Ink on paper
Heian period/11th century
Tokyo National Museum
This copy of the Lotus Sutra (J. Hokekyô) is commonly called the Chikubushima Sutra because it was originally in the collection of Hôgon-ji Temple on the island of Chikubushima in Lake Biwa. It is thought that the temple originally possessed a full copy of Kumarajiva's translation of the Lotus Sutra, but today Hôgon-ji's collection retains only this handscroll of the "Expedient Means" chapter (J. Jôben bon) and the "Introduction" (J. Johon) in a folded-book format.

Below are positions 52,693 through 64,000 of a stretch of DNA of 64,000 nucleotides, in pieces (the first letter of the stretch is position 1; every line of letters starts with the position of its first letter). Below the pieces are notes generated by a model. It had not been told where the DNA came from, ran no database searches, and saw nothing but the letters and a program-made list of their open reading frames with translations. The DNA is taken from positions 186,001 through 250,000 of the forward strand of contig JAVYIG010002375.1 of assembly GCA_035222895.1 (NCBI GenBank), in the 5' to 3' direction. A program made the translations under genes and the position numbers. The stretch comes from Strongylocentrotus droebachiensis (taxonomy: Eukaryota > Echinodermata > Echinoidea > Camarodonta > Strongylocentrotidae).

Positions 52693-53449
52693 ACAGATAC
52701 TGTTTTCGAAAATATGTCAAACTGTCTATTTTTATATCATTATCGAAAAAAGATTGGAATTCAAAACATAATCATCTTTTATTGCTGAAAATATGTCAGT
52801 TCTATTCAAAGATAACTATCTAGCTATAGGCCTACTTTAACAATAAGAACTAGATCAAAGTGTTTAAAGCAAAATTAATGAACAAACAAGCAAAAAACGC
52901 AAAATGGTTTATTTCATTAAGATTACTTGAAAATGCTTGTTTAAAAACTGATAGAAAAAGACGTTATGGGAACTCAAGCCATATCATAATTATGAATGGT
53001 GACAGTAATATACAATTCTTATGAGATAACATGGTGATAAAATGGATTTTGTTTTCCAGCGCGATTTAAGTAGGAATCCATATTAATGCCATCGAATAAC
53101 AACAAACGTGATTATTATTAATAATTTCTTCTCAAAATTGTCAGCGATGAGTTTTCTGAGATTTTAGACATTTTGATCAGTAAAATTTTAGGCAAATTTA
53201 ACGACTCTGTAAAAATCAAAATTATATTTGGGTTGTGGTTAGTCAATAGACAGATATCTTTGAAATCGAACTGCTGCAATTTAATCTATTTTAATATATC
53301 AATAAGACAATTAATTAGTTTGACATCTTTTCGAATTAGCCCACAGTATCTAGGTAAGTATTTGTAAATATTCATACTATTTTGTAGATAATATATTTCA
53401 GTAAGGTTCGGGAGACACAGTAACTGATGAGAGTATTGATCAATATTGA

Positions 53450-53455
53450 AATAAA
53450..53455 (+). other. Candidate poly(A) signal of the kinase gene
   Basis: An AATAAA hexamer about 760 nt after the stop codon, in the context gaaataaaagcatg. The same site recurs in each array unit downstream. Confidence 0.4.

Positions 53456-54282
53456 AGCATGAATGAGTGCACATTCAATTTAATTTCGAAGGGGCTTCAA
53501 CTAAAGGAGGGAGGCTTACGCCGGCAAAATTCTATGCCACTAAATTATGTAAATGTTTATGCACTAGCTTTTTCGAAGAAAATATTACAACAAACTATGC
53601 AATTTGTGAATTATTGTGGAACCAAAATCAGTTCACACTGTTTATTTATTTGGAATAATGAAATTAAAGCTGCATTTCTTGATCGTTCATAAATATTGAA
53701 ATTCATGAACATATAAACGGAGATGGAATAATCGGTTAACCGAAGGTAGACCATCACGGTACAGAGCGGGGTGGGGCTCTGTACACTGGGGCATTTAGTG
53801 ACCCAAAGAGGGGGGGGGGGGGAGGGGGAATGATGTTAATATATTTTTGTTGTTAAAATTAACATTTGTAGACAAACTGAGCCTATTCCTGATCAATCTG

The high quality paper upon which this sutra was copied has been ruled with gold ink and decorated with gold and silver underdrawings of butterflies, birds, flowering plants, imaginary Buddhist flowers (J. hôsôge), and clouds. The calligrapher of this gracefully decorated sutra has written twenty-eight lines per page in a regular and tranquil hand. In 1625 the noted calligrapher Shôkadô Shôjô (1584-1639) wrote a postscript that accompanies these texts in which he identifies the calligrapher as Minamoto Toshifusa (1035-1121), however, there is no proof to corroborate this.